(Originally posted at The Press-Enterprise)


Another California budget cycle has come and gone. As with each of the budgets from the past decade or so, questions abound. Is it really balanced? Are the revenue estimates real? Will there need to be revisions in the months ahead?

The short answers to those questions are that it is not really balanced because it relies on unlikely revenues and, yes, we will be revisiting the budget this fall. More important, this budget contains no meaningful reforms. Beyond that, this governor has no plan to bring jobs to this state. As a result, not only will we be in a bad place this fall — next year promises more of the same.

As you consider the budget, here are three things for you to know:

First, as we look at the budget process, it is very clear that Prop. 25, which allowed for majority vote, Democrat-only budgets, has not been good for the state. Prop. 25 said that if a budget was not passed on time, legislators would not be paid. No honest observer can say that a real budget was passed on time — even though the Democrats can pass a budget without so much as consulting Republicans.

Indeed, the budget that was “passed” on the last possible day was nothing more than a shell game vote. It offered no “real” numbers or legislative language — just a vote so that legislators could get paid. The real work on the budget was left for after the deadline.

So much for Prop. 25 masquerading as real reform.

Second, this budget is not a balanced budget; it is a contingent budget. So-called “balance” is achieved by relying on voters to pass a tax increase this fall. Voters, however, have turned down the last eight statewide tax increases and they will turn down the tax increases on the ballot this fall just as they turned down the Prop. 29 tax increase in June.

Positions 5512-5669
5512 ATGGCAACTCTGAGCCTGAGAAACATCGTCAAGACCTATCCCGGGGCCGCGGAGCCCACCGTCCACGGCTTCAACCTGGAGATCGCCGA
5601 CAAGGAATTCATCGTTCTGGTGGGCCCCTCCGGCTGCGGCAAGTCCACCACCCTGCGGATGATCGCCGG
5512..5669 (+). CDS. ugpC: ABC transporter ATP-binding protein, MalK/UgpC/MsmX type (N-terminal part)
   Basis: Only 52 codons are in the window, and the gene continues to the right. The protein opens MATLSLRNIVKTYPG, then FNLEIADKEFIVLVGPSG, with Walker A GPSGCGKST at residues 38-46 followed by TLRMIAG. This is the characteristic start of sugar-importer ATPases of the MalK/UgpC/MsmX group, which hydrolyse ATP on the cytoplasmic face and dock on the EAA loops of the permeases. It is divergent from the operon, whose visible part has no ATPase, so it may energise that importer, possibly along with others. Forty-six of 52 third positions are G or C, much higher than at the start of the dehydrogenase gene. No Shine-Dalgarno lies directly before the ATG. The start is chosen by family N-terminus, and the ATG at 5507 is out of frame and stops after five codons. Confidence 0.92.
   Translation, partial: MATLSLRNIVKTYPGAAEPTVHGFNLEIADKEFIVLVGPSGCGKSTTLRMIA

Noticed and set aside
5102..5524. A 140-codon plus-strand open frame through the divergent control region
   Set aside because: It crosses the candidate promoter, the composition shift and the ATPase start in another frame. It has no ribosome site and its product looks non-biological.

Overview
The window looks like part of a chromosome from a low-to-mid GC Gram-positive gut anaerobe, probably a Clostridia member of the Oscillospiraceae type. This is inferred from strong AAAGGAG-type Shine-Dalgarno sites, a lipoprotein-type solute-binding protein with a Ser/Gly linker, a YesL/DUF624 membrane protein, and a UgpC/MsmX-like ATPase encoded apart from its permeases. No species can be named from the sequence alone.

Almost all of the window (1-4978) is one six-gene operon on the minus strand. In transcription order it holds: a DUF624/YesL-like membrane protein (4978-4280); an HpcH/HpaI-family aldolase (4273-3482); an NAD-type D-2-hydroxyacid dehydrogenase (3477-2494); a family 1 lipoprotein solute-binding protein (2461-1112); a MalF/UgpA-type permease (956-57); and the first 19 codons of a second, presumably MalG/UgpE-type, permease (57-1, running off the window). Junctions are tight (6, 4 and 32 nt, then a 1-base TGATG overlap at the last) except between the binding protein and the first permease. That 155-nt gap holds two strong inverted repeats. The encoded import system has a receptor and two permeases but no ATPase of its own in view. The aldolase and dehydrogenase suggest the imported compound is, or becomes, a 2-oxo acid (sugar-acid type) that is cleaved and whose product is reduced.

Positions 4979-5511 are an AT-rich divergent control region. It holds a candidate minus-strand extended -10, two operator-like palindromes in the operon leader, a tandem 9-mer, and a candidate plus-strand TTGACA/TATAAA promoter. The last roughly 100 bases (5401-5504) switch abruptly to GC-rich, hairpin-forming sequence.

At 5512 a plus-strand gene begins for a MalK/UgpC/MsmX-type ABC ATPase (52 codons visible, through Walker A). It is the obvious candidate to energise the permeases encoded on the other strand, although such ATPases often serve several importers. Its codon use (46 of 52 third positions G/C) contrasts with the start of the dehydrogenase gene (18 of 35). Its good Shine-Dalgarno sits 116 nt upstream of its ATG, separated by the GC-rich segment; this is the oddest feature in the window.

What will happen then? The budget calls for automatic cuts to programs.

The programs facing those cuts will be used politically by Gov. Jerry Brown to scare voters into tax increases this fall — i.e. if you don’t pass this tax increase, we have to cut education, parks, public safety, etc. Everyone in Sacramento knows, however, that those automatic budget cuts, as they are currently formulated, will not actually be made. When push comes to shove, those cuts will be revised.

In other words, the current budget is not and never was meant to be the real budget. It is a political document Brown and the Democrat leaders will use to push tax increases.

Third, this budget contains no meaningful reforms. Despite 18 months of holding strong majorities in the Senate and the Assembly and the governorship, the Democrats in Sacramento did not sit down to analyze actual programs and recommend savings in any meaningful way. Indeed, Brown and the public employee unions are working to “insource” jobs currently done by private contractors — thereby adding to the state payroll and pension problems. Thus, despite massive losses in the private sector jobs needed to support government jobs, our state payroll is greater than when Brown took office.

In short, this budget actually increases the size of government. Indeed, Brown’s budget calls for a 28.8 percent growth in spending between now and the end of 2016. That’s why Brown wants to raise taxes.

All of the above adds up to yet another sham budget instead of real reform. It also means this tired play will be back for another showing this fall and next year.

Polling already shows voters are unhappy with the automatic cuts and they are also unhappy with spending on high speed rail. Given the failure of the Democrat majority to produce a meaningful budget, isn’t time we have a new majority in Sacramento?

Thomas Del Beccaro is chairman of the California Republican Party.


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